Petitions In. Now What?
Another milestone has passed for The United Methodist Church. Petitions to change the Book of Discipline, our book of doctrine and polity, were due September 18th. Done and done!
That means that the most legitimate, well-crafted ideas will be in the pre-published ADCA come February for consideration by the May 2020 General Conference in Minneapolis. These petitions will be translated and interpreted in the four UMC languages, and so these petitions will have the most weight when it comes to discernment.
So. Now what?
Trickle of Plans and Proposals
These petitions are not public yet except by self-disclosure by the submitters. Over the coming months, revelations of what petitions were submitted will start trickling out. Some we know about (see this helpful roundup by Rev. Becca Girrell in the New England annual conference), and some are yet to be revealed.
I was part of a team that will not be revealing our work until later this Fall because the messaging around these complex legislative ideas needs to be finalized. If we are doing it, then we know other groups are too.
These are all unofficial groups or individuals doing the promotion and discussion: unlike 2019, there is no standard plan (or plans…sigh) proposed by the UMC powers-that-be. The closest one is the Connectional Table’s proposal to fix the inequality in the system (see here) by creating a Regional Conference in The USA. While helpful, its timeline is too slow for effective rallying of a majority vote (unless the legislation changed from what I saw), but support of it has been rolled into other plans such as UMC Next.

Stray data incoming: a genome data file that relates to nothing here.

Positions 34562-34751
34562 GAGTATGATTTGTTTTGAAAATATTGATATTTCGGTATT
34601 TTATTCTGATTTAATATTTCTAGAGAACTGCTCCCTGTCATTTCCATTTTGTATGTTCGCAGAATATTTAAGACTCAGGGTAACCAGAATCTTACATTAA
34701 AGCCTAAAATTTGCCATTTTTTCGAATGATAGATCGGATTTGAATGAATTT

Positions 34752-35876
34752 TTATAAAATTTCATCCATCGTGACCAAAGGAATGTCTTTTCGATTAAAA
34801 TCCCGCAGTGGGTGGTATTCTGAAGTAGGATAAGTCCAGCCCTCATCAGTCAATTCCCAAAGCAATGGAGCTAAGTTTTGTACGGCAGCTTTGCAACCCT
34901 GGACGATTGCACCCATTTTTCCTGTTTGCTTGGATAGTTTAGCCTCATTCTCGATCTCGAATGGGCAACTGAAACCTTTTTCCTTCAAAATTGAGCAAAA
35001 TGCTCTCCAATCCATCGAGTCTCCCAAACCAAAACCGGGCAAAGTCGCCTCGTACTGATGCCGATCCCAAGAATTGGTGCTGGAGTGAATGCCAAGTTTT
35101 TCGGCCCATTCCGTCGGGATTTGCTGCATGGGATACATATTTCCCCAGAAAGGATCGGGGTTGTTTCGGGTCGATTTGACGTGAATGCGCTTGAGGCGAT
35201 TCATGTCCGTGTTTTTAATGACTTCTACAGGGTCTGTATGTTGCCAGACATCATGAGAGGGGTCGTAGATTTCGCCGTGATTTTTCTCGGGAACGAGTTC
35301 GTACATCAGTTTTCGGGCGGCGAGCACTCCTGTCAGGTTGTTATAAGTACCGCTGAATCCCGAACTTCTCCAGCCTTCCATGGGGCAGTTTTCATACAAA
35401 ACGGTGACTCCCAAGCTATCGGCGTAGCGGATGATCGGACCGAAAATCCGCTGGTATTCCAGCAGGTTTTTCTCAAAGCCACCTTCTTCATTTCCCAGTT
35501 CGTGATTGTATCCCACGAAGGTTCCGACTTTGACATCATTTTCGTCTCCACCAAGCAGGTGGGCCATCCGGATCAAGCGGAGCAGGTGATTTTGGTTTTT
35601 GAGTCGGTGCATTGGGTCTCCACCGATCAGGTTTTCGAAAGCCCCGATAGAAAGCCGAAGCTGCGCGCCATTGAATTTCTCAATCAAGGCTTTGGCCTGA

In the coming months, look for more analysis of the emerging plans as their proposals are revealed as actual petitions—and this blog will be one of the better places to take deep dives into these complex conversations.
The Starving of United Methodism…
The months since General Conference 2019 have seen a drop in enthusiasm and a drop in giving about The United Methodist Church, especially by Traditionalists and conservative regions.
Wespath (friend of the blog) and GCFA have been giving “GC 2020 Scenarios and Contingencies” presentations which detail that the reduced collection rates for apportionments (church tithes to common denominational structures) have fallen since the 2019 General Conference to a level even below the collection rate after the 2008 Recession.
- The World Service Fund, which funds global missions and many General Agencies, dropped almost 10%, an unheard-of drop in recent history.
- The Episcopal Fund (which pays for the Bishops, staff, and other Episcopal-related expenses) operates at a deficit already, and if reduced collection rates continue, will run out of money in 2023 “assuming no churches leave the denomination.” Good luck with that assumption!